DIFF Review: Weiner

Score: A-

Director: Josh Kriegman, Elyse Steinberg

Cast: Anthony Weiner, Huma Abedin, Barbara Morgan, Sydney Leathers

Running Time: 96 Minutes

Rated: NR

As we’ve seen in this absurd presidential election so far, what candidates do and say online matters as much (if not more) than what they actually do and say on the campaign trail. Disgraced Congressman and failed NYC mayoral candidate Anthony Weiner learned that the hard way (and that’s the one and only joke like that I’ll make in this review).

By now, everyone knows at least part of the story: Anthony Weiner was a rising star in the Democratic Party, thanks to his charisma and New York-bred intensity in fighting for things like increased benefits for 9/11 first responders and healthcare for all. But he came crashing back to earth in 2011 when he accidentally tweeted a picture of his erection to several thousand followers, exposing a long list of virtual affairs.

After resigning from Congress amidst a flurry of jokes, Weiner and his wife Huma Abedin kept a low profile until he ran for mayor of New York City in 2013.

This documentary was originally supposed to chronicle Weiner’s attempts to overcome life as a punchline and get back into politics, to which he had devoted his entire adult life. And from his rousing speeches and appearances at various parades, it’s obvious he probably would have been a good mayor and legitimately had a shot. That is, until it all went to hell, which the cameras were there to document.

In 2013, more explicit messages leaked from a woman calling herself Sydney Leathers, who is so much of an attention seeker, she almost comes across as a parody. That torpedoed his campaign almost instantly, and put a strain on his already tense marriage to Abadin, one of the country’s top campaign strategists.

If Weiner had just been there for the rise and fall of a candidate, it would be one of the more interesting political documentaries of recent years. But it has the added benefit of being frequently hilarious, even if it doesn’t always intend to be. Anthony Weiner himself can often be brash and funny, but it’s fascinating to watch how genuinely dumbfounded he is that people only want to talk about his scandals and not his “63-point plan” to help New York City. And his campaign is simultaneously professional yet disorganized. His communications director Barbara Morgan always seems in crisis mode and one aide says, while downing a Jamba Juice and smoking a cigarette, “Oh shoot. I shouldn’t have told you that.”

But without editorializing, Weiner is also a strong indictment of the media and us as consumers of the media. Before 2011, Weiner was a rising star, but not a huge presence nationally. After the scandal broke, everyone knew his name and wanted to publicly shame him. But as Weiner reads in one editorial, his moral failure and deceit was wrong, but compared to other politicians, he’s pretty low on the totem pole when it comes to elected officials behaving badly.

Throughout it all, the most fascinating character is Weiner’s wife Huma Abedin. In scene after scene, you just see the hurt and regret on her face. The movie never judges her decision to stand by her man, even as some in the media explicitly do. It’s heartbreaking to see her hurt time and again. Both her marriage and political career are linked to a guy who just can’t control himself.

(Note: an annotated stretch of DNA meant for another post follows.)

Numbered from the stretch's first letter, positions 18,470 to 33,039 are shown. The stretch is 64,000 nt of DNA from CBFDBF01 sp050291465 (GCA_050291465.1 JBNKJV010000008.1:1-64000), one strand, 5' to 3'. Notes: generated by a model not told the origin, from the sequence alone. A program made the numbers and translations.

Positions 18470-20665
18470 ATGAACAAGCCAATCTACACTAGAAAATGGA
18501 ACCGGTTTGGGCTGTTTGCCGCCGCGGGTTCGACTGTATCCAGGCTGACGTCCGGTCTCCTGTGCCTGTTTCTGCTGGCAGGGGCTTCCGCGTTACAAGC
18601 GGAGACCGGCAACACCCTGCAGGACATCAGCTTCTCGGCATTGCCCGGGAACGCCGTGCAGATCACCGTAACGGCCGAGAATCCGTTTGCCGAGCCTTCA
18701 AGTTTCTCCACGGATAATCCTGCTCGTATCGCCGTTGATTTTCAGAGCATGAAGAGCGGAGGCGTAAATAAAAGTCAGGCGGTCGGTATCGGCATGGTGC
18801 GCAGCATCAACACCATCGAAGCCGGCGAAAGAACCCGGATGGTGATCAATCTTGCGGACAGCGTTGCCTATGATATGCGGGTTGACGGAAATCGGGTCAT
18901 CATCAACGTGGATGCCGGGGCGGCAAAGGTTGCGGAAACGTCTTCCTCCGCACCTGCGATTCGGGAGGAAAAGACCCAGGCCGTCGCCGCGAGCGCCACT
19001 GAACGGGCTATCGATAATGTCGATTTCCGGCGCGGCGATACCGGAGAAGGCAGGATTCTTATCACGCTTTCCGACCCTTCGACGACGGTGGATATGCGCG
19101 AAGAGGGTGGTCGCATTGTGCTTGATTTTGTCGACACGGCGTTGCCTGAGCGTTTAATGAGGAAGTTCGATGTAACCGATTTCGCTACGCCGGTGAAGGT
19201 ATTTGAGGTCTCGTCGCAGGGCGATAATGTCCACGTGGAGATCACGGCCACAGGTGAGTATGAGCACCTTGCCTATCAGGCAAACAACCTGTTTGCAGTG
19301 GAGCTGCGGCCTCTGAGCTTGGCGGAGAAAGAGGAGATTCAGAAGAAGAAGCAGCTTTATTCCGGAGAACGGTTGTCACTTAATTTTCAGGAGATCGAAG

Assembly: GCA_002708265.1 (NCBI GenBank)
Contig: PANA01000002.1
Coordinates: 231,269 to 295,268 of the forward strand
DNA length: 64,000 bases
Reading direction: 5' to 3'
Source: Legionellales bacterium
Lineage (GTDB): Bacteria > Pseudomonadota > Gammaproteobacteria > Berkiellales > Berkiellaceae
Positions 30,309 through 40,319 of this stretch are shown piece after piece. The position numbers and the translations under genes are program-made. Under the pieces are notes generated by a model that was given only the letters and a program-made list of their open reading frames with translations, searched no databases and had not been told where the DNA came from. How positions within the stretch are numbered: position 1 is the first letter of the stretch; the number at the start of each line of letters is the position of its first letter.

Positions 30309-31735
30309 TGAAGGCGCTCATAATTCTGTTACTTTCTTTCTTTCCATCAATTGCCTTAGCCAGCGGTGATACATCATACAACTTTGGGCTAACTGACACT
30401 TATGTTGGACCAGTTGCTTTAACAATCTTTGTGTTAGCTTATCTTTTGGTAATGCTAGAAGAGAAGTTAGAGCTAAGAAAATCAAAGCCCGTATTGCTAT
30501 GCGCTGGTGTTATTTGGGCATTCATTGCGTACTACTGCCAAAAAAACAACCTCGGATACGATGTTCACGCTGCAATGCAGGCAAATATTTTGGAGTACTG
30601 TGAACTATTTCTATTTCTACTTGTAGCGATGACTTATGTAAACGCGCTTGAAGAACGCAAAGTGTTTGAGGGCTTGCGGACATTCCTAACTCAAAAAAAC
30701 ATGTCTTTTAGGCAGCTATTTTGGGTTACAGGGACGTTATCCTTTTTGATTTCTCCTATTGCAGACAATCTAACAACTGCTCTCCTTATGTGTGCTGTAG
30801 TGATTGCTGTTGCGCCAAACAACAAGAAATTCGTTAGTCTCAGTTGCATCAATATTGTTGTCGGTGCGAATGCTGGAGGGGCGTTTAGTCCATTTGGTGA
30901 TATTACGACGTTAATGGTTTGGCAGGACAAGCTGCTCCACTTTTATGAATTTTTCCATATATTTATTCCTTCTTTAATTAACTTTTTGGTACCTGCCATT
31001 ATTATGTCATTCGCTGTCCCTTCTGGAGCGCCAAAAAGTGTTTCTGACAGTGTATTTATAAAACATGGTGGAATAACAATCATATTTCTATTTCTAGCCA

Ultimately, regardless of your political affiliation, or whether you think he deserves a second (or third) chance, Weiner is one of the most fascinating, thought-provoking movies of the year.


About Kip Mooney

Kip Mooney
Like many film critics born during and after the 1980s, my hero is Roger Ebert. The man was already the best critic in the nation when he won the Pulitzer in 1975, but his indomitable spirit during and after his recent battle with cancer keeps me coming back to read not only his reviews but his insightful commentary on the everyday. But enough about a guy you know a lot about. I knew I was going to be a film critic—some would say a snob—in middle school, when I had to voraciously defend my position that The Royal Tenenbaums was only a million times better than Adam Sandler’s remake of Mr. Deeds. From then on, I would seek out Wes Anderson’s films and avoid Sandler’s like the plague. Still, I like to think of myself as a populist, and I’ll be just as likely to see the next superhero movie as the next Sundance sensation. The thing I most deplore in a movie is laziness. I’d much rather see movies with big ambitions try and fail than movies with no ambitions succeed at simply existing. I’m also a big advocate of fun-bad movies like The Room and most of Nicolas Cage’s work. In the past, I’ve written for The Dallas Morning News and the North Texas Daily, which I edited for a semester. I also contributed to Dallas-based Pegasus News, which in the circle of life, is now part of The Dallas Morning News, where I got my big break in 2007. Eventually, I’d love to write and talk about film full-time, but until that’s a viable career option, I work as an auditor for Wells Fargo. I hope to one day meet my hero, go to the Toronto International Film Festival, and compete on Jeopardy. Until then, I’m excited to share my love of film with you.

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